How can interiors be adapted to fit the ikigai philosophy? We took a look at different spaces and the possibilities for ikigai that each one holds.
Spa and wellness centres often feature elements of ikigai in their décor. It might seem like it would only work for this type of business, but the philosophy can actually be used in many others. For example, a neighbourhood shop that encourages buying locally and responsibly might want to include contemporary stone in warm hues in its design. Natural elements transmit pleasant sensations, tranquillity, and a sense of wellbeing in any space.
What about at home? We know how limiting homes located in cities can be, so here are a few tips. First, make sure the space feels large and bright and remove any superfluous objects. Another interesting approach would be combining white-toned and timber elements. No matter how much natural light you have in your home, white will capture and maximise what’s there, making the space feel brighter and more comfortable. If the space is small, white will help you make the most of it.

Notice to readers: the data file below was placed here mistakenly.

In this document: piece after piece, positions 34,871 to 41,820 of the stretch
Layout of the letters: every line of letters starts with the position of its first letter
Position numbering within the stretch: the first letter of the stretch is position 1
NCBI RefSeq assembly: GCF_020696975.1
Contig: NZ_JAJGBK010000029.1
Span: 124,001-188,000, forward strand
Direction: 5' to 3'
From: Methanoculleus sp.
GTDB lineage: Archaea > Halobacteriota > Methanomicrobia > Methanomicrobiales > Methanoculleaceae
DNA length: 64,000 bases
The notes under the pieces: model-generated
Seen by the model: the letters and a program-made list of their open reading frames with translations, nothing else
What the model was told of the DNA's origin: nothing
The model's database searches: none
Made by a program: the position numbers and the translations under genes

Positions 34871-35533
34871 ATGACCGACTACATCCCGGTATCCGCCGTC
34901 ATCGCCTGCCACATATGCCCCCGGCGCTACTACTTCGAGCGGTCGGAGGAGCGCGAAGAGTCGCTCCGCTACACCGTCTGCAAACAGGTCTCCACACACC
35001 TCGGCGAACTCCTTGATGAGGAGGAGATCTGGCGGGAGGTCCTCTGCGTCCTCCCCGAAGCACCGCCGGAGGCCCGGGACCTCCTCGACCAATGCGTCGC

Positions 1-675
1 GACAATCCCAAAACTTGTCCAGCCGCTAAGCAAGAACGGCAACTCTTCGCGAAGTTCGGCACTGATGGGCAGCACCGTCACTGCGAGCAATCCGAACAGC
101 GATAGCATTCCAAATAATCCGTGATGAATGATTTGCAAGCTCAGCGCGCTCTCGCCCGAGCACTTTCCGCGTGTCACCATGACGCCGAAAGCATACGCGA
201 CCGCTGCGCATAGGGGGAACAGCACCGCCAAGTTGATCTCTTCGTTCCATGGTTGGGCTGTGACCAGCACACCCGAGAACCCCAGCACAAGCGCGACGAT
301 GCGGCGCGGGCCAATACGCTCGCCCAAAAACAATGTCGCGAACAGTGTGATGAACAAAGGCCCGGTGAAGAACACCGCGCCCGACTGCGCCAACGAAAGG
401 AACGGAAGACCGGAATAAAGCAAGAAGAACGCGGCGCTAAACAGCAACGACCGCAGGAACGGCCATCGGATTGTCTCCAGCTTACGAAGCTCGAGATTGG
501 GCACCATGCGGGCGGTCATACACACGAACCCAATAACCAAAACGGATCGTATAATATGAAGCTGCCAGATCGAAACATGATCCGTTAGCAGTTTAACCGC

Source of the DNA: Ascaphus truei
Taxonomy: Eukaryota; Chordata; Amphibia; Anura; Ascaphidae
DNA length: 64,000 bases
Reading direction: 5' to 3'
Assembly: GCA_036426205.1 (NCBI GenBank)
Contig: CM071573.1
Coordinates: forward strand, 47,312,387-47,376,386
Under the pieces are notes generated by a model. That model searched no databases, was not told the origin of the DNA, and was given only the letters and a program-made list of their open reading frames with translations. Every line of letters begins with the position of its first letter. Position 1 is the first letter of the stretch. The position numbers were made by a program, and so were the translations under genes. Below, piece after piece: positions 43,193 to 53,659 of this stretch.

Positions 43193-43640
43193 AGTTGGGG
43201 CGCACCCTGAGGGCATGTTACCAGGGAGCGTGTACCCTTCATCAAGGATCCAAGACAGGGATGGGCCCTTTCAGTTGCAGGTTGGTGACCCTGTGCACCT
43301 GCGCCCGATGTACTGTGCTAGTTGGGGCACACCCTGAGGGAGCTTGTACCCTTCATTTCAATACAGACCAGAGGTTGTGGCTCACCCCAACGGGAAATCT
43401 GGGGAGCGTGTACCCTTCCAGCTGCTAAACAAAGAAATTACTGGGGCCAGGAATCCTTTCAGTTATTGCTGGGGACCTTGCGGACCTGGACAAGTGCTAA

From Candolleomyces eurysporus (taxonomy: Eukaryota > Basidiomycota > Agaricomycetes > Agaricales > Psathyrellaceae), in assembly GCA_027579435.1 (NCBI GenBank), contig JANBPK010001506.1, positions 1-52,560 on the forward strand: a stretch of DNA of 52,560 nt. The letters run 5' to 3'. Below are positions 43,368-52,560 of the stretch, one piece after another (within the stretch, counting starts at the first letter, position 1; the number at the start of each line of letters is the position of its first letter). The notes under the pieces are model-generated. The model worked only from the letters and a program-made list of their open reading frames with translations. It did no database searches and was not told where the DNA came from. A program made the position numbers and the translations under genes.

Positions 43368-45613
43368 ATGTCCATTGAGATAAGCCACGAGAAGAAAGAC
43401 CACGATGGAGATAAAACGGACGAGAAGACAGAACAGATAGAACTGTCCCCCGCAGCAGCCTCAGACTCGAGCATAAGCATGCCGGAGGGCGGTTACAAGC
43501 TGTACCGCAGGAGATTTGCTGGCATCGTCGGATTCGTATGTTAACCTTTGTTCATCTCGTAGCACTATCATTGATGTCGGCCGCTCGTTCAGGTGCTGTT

Finally, including shelving or walls made of natural materials helps create an intense energy and makes the space more attractive. Natural stone, decorative timber, or indoor plants can provide a touch of something that is often missing from our life and our experiences: nature. Given that biophilia and a connection with nature are two of the key elements of ikigai, having a few things that bring us closer to it can help us discover that “reason for being” that this Japanese philosophy is all about.